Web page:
Academic journal article Canadian Journal of Psychiatry

Systematic Services Audit of Consecutive Suicides in New Brunswick: The Case for Coordinating Specialist Mental Health and Addiction Services

Academic journal article Canadian Journal of Psychiatry

Systematic Services Audit of Consecutive Suicides in New Brunswick: The Case for Coordinating Specialist Mental Health and Addiction Services

Article excerpt

Objective: To weight the potential of promotion, prevention, and treatment programs to help establish priorities in multipronged suicide prevention strategies.

Methods: Psychological autopsy methods served to collect information on consecutive suicides over 14 months in New Brunswick (n = 102). A panel of researchers, clinicians, provincial planners, and consumers reviewed the cases and applied a systematic needs assessment procedure to establish interventions and services received, unmet needs at the individual level, and programmatic and systemic shortcomings.

Results: More than two-thirds of the individuals suffered from a depressive disorder and a similar proportion from substance (essentially alcohol) abuse or dependence; one-half also presented a personality disorder. In the last year, more man one-half had been in contact with a mental health services specialist, but less than 5% had contact with addiction services, though one-third had previous contact in their lifetime. In one-third of the cases, service gaps called for greater coordination and integration of mental health specialists and addiction services within the health care system. In one-half of the cases, system needs were found to be unmet for public awareness efforts aimed at encouraging individuals to consult health and social services professionals, and in terms of training efforts geared to improving detection, treatment, and referral for mental illness, substance-related problems, and suicidal behaviour by primary medical, social, and specialist services.

Conclusion: This study supports multipronged suicide prevention strategies that should include integrated public promotion, professional development campaigns, and better program coordination. Authorities in New Brunswick have opted to favour the latter strategy component, whose development and application must be evaluated to determine its impact on suicide rates.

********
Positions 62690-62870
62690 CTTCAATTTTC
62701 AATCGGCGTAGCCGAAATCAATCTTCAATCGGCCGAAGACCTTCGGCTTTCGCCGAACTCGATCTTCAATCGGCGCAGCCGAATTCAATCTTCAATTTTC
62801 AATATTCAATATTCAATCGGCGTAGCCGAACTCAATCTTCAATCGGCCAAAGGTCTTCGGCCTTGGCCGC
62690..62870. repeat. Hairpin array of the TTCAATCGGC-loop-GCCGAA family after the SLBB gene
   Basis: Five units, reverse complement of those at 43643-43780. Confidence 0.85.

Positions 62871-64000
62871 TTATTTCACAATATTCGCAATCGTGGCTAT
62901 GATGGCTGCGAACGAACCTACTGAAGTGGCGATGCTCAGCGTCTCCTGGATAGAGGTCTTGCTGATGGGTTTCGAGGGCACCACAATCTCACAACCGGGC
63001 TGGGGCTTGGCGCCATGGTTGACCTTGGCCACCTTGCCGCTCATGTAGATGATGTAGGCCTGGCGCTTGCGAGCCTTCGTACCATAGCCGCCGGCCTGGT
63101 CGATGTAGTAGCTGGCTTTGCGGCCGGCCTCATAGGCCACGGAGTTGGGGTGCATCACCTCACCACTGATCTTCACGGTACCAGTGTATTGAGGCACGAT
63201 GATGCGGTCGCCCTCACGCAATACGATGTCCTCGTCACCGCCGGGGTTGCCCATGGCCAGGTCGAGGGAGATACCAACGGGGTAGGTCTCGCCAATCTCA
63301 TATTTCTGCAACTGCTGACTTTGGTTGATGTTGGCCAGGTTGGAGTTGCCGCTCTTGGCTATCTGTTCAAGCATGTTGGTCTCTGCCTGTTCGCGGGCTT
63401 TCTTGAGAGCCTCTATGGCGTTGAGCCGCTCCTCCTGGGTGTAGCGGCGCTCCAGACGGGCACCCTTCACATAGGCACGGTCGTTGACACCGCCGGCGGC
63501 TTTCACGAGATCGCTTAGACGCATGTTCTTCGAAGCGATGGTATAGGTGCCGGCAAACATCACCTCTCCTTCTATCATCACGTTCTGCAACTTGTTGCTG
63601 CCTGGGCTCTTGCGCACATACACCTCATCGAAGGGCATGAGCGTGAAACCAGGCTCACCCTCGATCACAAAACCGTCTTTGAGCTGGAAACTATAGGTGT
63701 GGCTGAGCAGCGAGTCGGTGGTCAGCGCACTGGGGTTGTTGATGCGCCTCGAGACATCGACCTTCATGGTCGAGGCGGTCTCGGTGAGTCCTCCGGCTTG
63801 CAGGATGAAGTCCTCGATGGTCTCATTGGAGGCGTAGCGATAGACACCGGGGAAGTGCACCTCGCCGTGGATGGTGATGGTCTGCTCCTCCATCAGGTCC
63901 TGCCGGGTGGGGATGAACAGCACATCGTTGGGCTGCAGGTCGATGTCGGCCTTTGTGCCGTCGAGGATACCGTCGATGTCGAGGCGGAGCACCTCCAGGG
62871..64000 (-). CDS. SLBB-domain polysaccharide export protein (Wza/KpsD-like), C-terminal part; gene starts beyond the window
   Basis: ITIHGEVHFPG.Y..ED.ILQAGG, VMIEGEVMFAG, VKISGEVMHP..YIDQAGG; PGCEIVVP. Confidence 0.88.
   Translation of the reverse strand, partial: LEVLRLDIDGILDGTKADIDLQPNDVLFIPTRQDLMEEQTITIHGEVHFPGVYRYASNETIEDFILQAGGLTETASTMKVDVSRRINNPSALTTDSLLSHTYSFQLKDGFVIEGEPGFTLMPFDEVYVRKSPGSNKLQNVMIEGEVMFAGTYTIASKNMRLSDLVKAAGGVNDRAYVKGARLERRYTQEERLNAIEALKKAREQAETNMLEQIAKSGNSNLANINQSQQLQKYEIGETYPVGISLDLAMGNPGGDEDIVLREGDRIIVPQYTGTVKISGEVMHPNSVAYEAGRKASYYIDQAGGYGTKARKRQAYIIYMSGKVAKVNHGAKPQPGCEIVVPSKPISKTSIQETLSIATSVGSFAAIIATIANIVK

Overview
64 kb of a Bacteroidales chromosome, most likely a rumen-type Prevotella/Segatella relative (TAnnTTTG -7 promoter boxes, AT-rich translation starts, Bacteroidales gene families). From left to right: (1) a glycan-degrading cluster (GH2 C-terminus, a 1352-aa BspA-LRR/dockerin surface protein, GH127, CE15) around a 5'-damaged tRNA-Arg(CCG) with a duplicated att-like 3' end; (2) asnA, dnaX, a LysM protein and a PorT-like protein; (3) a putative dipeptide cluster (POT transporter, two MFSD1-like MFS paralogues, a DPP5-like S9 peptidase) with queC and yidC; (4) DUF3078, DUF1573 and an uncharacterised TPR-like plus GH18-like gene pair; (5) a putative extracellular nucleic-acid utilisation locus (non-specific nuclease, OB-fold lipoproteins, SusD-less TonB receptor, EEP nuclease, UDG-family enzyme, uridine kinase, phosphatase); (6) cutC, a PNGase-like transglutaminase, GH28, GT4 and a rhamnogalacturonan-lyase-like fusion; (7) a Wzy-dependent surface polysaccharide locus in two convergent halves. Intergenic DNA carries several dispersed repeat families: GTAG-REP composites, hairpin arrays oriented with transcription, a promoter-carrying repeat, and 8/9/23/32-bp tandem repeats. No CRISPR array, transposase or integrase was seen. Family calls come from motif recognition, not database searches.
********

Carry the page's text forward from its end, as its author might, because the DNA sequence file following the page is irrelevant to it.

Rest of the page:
Can J Psychiatry 2008;53(10):671-678

Clinical Implications

* Psychiatric services should actively collaborate with addiction services in the case management of difficult comorbid cases.

* Assertive approach protocols should be in place for the case management of difficult-to-engage comorbid cases with suicidal behaviour seen at hospital emergency services.

* Primary medical, social, school, and police services should receive more support by specialist psychiatric and addiction services in detecting, treating, and referring individuals with mental and substance-related disorders.


* The new components of the comprehensive needs assessment method were not tested for reliability by another set of raters.

* In the end, systematic needs assessments remain hypotheses to be tested.

* No control group was used.

Key Words: suicide, public health, mental health services, mental disorders, substance-related disorders

Both top-down and bottom-up information is required when assessing needs for care and services relative to mental health care systems. Clinical audit constitutes a bottom-up evaluative approach that can prove extremely useful in this regard.' When carried out nationwide, such audit informs on the performance of health care systems and can influence the development and course of national policies, including suicide prevention.2 Its matrix model draws on the general health care evaluation model of Donabedian,3 which apportions investigative efforts at the individual-clinical, local-regional-programmatic, and systemic-provincial-state levels in relation to health outcomes.

The coroner's annual report represents an audit of a minimal data set, covering age, sex, location, means, and population rates. The UK National Confidential Inquiry into Suicide and Homicide collects data through a survey form sent to attending clinicians to ascertain, among other things, clinical variables and suicide preventability.4 However, the approach is overly narrow, as only about 25% of suicides in the United Kingdom and Australia4'5 have been shown to be committed by current mental health service users and less than 5% were inpatients. …

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